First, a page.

I realize that I'll probably be expelled from the ranks of patriotic American conservatives for suggesting that there's anything that's better in Europe than in America, but I just have to blurt this out: Europeans have more freedom to drive really fast, as the American Spectator explains. If you want to preserve America's small towns from depopulating, then you need to let their residents have the right to now and then see their hometowns disappearing in their rearview mirrors at 120 mph. If Great Plains residents could drive from the Dakotas to Jackson Hole or the Chicago suburbs in four hours, they'd be a lot more likely to keep coming back home to live.


It's remarkable how little organized demand there is for transportation liberty in the U.S., despite our vast empty spaces. Here's the only website I've found devoted to campaigning for Americans to enjoy the freedom of Germans: American Autobahn.



Orrin Judd calls attention to a new attempt to make sense of America's electoral geography: The 10 Regions of American Politics.



Tim Burton's Big Fish opens today in extremely limited release in NYC and LA. It's not for everybody, but I think in the long run it will turn out to be the Groundhog Day of 2003. My review explaining the unfashionable things the movie is doing will be in the upcoming American Conservative. It won't be online, because the magazine wants you to subscribe in return for the pleasure of reading my reviews. And so do I. 



I don't complain all that much about bias in the New York Times, especially since I don't pay to read it. It just shows up for free every midnight Eastern time on my web browser in all its massiveness. (As a professional journalist, I think it's very bad for the business for the premiere product to give itself away, but I won't look a gift horse in the mouth.) I think any grown-up can figure out its biases (although the President seems to want to exclude himself from that category), and they aren't monolithic -- reporters like Nicholas Wade and John Tierney are highly independent minds.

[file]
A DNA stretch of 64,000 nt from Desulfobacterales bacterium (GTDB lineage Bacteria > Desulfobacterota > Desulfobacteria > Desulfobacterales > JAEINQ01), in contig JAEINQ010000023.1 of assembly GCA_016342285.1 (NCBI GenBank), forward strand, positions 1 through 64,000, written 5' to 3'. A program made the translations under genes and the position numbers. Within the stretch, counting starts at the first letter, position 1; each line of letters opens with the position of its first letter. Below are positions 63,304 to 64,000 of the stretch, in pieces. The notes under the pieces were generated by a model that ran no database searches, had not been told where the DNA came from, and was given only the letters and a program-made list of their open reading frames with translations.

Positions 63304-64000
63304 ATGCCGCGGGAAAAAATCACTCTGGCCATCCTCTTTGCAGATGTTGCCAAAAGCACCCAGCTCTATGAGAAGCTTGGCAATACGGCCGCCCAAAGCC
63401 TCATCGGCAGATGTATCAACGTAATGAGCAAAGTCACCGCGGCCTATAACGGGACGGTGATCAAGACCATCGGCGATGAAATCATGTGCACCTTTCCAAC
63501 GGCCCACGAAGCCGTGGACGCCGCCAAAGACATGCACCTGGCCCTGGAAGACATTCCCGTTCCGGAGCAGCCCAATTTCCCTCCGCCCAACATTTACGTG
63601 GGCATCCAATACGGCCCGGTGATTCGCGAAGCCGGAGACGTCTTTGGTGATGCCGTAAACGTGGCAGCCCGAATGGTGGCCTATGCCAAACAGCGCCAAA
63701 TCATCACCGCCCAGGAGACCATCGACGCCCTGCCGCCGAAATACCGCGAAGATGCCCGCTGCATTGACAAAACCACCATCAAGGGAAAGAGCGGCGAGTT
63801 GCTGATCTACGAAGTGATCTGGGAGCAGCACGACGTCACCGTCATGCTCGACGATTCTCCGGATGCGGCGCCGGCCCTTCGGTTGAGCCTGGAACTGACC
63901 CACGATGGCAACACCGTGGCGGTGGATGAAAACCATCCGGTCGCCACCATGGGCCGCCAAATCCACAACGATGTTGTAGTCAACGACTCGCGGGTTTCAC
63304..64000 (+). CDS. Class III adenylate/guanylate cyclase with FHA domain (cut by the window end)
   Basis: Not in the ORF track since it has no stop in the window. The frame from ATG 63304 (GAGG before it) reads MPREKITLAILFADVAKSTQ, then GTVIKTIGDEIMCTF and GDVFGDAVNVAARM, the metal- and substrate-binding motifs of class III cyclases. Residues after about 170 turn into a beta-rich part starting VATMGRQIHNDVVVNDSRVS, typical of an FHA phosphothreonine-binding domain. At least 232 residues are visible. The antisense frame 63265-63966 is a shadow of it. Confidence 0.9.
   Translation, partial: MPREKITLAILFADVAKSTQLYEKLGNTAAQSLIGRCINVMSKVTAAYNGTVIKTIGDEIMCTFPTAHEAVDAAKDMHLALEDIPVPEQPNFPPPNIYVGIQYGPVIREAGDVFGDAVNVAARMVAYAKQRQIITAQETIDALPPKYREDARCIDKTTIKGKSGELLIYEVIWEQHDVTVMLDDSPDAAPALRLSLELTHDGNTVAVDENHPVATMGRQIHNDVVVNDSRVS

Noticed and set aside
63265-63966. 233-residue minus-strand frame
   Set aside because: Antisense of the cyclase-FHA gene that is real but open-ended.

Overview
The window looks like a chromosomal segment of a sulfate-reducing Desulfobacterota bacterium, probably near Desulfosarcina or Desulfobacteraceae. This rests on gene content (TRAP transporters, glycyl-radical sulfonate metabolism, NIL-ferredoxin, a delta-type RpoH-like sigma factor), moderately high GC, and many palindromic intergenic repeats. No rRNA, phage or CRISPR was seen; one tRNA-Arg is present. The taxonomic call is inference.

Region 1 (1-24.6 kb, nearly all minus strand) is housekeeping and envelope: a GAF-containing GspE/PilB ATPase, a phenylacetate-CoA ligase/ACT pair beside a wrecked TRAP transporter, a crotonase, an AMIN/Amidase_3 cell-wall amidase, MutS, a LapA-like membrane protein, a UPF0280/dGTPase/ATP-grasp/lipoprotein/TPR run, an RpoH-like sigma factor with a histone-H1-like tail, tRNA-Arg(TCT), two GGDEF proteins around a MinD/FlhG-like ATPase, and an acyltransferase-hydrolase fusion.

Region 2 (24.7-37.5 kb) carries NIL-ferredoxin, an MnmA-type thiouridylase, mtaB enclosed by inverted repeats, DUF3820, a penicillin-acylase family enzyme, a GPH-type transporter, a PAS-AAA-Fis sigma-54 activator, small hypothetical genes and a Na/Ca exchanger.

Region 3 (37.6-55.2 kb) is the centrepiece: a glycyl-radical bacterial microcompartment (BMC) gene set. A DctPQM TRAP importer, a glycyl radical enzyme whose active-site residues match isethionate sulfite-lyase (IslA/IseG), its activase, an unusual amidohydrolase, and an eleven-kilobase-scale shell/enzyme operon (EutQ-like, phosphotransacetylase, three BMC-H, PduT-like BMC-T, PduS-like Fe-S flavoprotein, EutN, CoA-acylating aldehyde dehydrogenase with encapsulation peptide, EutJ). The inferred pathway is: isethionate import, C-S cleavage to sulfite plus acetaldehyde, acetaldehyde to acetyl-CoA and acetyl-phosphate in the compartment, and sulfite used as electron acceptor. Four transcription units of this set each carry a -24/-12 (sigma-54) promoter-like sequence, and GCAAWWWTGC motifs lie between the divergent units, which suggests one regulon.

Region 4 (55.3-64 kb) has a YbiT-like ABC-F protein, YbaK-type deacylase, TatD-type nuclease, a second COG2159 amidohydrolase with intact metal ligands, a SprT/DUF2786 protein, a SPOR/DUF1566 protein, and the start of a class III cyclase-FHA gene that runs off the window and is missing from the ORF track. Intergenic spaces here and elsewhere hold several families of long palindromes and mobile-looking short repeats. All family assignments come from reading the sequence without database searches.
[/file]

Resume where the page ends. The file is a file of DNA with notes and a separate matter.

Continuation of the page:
Still, one of the NYT's predispositions is so flagrant as to be funny: the continuing We Hate Switzerland theme. You might think that the NYT would approve of Switzerland for proving that a multiethnic state can be peace-loving, prosperous, democratic, and strong on civil liberties, but instead the NYT traditionally portrays Switzerland as if it were the last province of Nazi Germany still holding out from the Allies. You've got to read this article by Alan Cowell, "Switzerland Is the Odd Piece in Continent's New Mosaic," to believe it.



Last week, I asked: In Shakespeare's plays, are there any gays (in the contemporary "Queer Eye" sense of the word)? Several readers nominated a foppish courtier, whose actions offstage are described onstage with contempt by the virile Harry Hotspur in the third scene of the first act of Henry IV, Part I: 


My liege, I did deny no prisoners.
But I remember, when the fight was done,
When I was dry with rage and extreme toil,
Breathless and faint, leaning upon my sword,
Came there a certain lord, neat, and trimly dress'd,
Fresh as a bridegroom; and his chin new reap'd
Show'd like a stubble-land at harvest-home;
He was perfumed like a milliner;
And 'twixt his finger and his thumb he held
A pouncet-box, which ever and anon
He gave his nose and took't away again;
Who therewith angry, when it next came there,
Took it in snuff; and still he smiled and talk'd,
And as the soldiers bore dead bodies by,
He call'd them untaught knaves, unmannerly,
To bring a slovenly unhandsome corse
Betwixt the wind and his nobility.
With many holiday and lady terms
He question'd me; amongst the rest, demanded
My prisoners in your majesty's behalf.
I then, all smarting with my wounds being cold,
To be so pester'd with a popinjay,
Out of my grief and my impatience,
Answer'd neglectingly I know not what,
He should or he should not; for he made me mad
To see him shine so brisk and smell so sweet
And talk so like a waiting-gentlewoman
Of guns and drums and wounds,--God save the mark!--
And telling me the sovereign'st thing on earth
Was parmaceti for an inward bruise;
And that it was great pity, so it was,
This villanous salt-petre should be digg'd
Out of the bowels of the harmless earth,
Which many a good tall fellow had destroy'd
So cowardly; and but for these vile guns,
He would himself have been a soldier.
This bald unjointed chat of his, my lord,
I answer'd indirectly, as I said...